Game Corner: Dillo Hills

Finding games that really push the Nexus S to the limit of its processing power are surprisingly hard to come by. Out of all the graphic-heavy HD games I’ve tried so far, only one has been able to really stress the device: Dillo Hills. I originally found Dillo Hills by searching for Tiny Wings, an iOS game, in the Android Market. Dillo Hills isn’t necessarily a clone of Tiny Wings, but it’s pretty close. The first thing that stood out to me, and made my wonder how the Nexus would handle Dillo Hills, is this line in the game’s Market description: “We strongly encourage you to download and run the free version of game to see if it is compatible with your device before purchasing or reviewing the game.” Never have I ever… seen an app that encourages writers to shy away from reviews. Could it really be that intense? A game so advanced that you need to download the trial before purchasing, or reviewing? It was after reading that line, that I knew what I had to do. I had to download Dillo Hills, and give it a thorough review.

Dillo Hills

Available in both Lite and paid ($0.99) forms, Dillo Hills requires Android 2.2 and up since Adobe Air is a necessity to play. Both versions of the game are on v1.1.9, and 7.9M in size. For the purpose of this review, I’ll be taking a look at the paid version.


When first starting Dillo Hills, you are presented with everything you can possibly do in the game, accompanied by some soothing acoustic guitar. You can choose to view the leader-boards, choose your character, shop, quit, play, and view the options.

The leader-boards, quit, and play choices are all pretty self explanatory. There are daily, national, and all-time leader-boards available to compare your score against, play starts the game, and quit lets you, well, quit. Should you decide to just press play, without changing your character, visiting the shop, or changing the options, all those choices from the opening screen just disappear, and you’re ready to go.

By default, you start out as an armadillo (this is the only character available in the Lite version of the game). Your ‘dillo sits on the top of a big hill, and you quickly learn you have to touch near the bottom of the screen to make him roll down it (if you touch near the top, you glide). Once you get to the bottom of said hill, you stop touching the screen to see him fly. If you hit the ground without rolling into the down slope of a hill, you lose progress to your happiness meter. If your happiness meter goes all the way down, it’s a game over. This is the basis for the entire game. There are crystals to collect (for speed boosts and shopping money), mushrooms for bouncing on, and birds that give you a speed boost and bounce, but 90% of the game is going up and down hills. Fortunately for the developer, Justin Smith, that’s all you need for a good time. Of course thanks to the other options available on the main page, you can further enhance the game.

Choose Character

In the paid version of Dillo Hills, you can change your character to one of three other animals that wish they could fly. There’s a squirrel, a racing turtle, and my personal favorite, a penguin. Gameplay doesn’t change based on which animal you’re using, but you can unlock and purchase different things for each one.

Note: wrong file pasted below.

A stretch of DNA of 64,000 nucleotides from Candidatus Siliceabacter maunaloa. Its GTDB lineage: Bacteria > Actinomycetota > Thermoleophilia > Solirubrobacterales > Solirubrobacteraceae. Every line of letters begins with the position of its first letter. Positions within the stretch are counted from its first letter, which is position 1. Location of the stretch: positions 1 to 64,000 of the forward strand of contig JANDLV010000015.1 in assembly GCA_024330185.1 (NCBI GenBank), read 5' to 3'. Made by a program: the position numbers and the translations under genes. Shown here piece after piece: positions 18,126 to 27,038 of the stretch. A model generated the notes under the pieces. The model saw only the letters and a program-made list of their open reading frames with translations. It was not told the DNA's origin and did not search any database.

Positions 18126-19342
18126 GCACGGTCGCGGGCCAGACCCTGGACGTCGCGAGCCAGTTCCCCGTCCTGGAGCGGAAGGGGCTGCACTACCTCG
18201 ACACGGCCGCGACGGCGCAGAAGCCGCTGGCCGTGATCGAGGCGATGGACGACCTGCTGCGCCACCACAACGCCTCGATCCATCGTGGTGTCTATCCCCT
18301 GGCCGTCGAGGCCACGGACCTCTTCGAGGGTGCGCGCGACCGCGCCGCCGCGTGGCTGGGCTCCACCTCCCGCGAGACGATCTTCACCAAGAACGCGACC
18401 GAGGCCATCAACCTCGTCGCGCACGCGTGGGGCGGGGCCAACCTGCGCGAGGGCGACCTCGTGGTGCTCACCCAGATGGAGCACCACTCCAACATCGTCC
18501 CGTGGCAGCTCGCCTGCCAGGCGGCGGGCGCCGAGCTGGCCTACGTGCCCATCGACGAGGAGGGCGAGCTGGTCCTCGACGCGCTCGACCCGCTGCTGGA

The shop features two main areas titled hats and upgrades. Hats are unlocked by completing tasks within the game, and are simply for customizing your character. Upgrades are slightly different. By using the crystals you collect throughout the game, you can purchase four additional levels to your drop speed, crystal boost, time bonus, and damage reduction. The higher you get each stat, the easier it is to get further in the game.


As with nearly every game I’ve taken a look at so far in the Game Corner, the options are incredibly limited. Only accessible from the main page, you can enter the options to turn the sound on and off, play the tutorial, or change the graphics from normal to ultra — more on that below.

Graphics and Performance

So here it is, the graphics and performance section of the review. The part where I finally get to elaborate on how well the game actually plays. First, I’d like to say that visually, the game is awesome. There was clearly a lot of time put into the graphics and animations. Colors really pop, which made for a visually pleasing experience, and animations, well, they really wanted to be smooth.

For the most part, Dillo Hills played fine on the normal graphics settings. Still, there was times when everything would stutter, or just completely stop. Other times, gameplay amassed to an overall choppy experience. I tried to find some sort of formula for achieving good gameplay, but it just sort of happened, or it didn’t. When it was good though, it was great. Which is why when everything is said and done…

Final Word

… I urge everyone to give Dillo Hills a fair chance. The developer is constantly makes changes and working on optimizations, and even with the problems I’ve faced, I’ve spent a lot of time playing. I bought the paid version of Dillo Hills not because it always or sometimes played great on my Nexus S, but because I support the developer in his journey in optimizing and cleaning up a potentially fantastic game.

To download Dillo Hills and see how it works on your device, simply use the Market link below.

Dillo Hills Lite | Paid